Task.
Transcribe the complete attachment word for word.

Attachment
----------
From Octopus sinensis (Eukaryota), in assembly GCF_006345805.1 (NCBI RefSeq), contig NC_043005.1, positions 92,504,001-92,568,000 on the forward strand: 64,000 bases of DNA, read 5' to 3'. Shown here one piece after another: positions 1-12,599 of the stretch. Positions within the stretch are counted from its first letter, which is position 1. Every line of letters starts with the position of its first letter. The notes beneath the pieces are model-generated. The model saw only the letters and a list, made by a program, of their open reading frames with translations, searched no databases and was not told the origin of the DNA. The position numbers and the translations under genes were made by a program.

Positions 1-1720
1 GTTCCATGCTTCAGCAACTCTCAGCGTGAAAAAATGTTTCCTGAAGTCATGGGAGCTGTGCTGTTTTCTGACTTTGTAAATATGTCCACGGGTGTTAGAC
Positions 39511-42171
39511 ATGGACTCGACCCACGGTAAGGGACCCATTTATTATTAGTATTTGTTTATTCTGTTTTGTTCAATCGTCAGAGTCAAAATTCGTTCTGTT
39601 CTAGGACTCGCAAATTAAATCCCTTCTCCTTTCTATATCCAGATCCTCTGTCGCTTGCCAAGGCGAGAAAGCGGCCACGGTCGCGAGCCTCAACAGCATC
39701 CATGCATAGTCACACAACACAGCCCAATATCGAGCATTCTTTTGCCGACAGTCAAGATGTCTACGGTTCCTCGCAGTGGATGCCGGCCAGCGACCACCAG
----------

From Octopus sinensis (Eukaryota), in assembly GCF_006345805.1 (NCBI RefSeq), contig NC_043005.1, positions 92,504,001-92,568,000 on the forward strand: 64,000 bases of DNA, read 5' to 3'. Shown here one piece after another: positions 1-12,599 of the stretch. Positions within the stretch are counted from its first letter, which is position 1. Every line of letters starts with the position of its first letter. The notes beneath the pieces are model-generated. The model saw only the letters and a list, made by a program, of their open reading frames with translations, searched no databases and was not told the origin of the DNA. The position numbers and the translations under genes were made by a program.

Positions 1-1720
1 GTTCCATGCTTCAGCAACTCTCAGCGTGAAAAAATGTTTCCTGAAGTCATGGGAGCTGTGCTGTTTTCTGACTTTGTAAATATGTCCACGGGTGTTAGAC
Positions 39511-42171
39511 ATGGACTCGACCCACGGTAAGGGACCCATTTATTATTAGTATTTGTTTATTCTGTTTTGTTCAATCGTCAGAGTCAAAATTCGTTCTGTT
39601 CTAGGACTCGCAAATTAAATCCCTTCTCCTTTCTATATCCAGATCCTCTGTCGCTTGCCAAGGCGAGAAAGCGGCCACGGTCGCGAGCCTCAACAGCATC
39701 CATGCATAGTCACACAACACAGCCCAATATCGAGCATTCTTTTGCCGACAGTCAAGATGTCTACGGTTCCTCGCAGTGGATGCCGGCCAGCGACCACCAG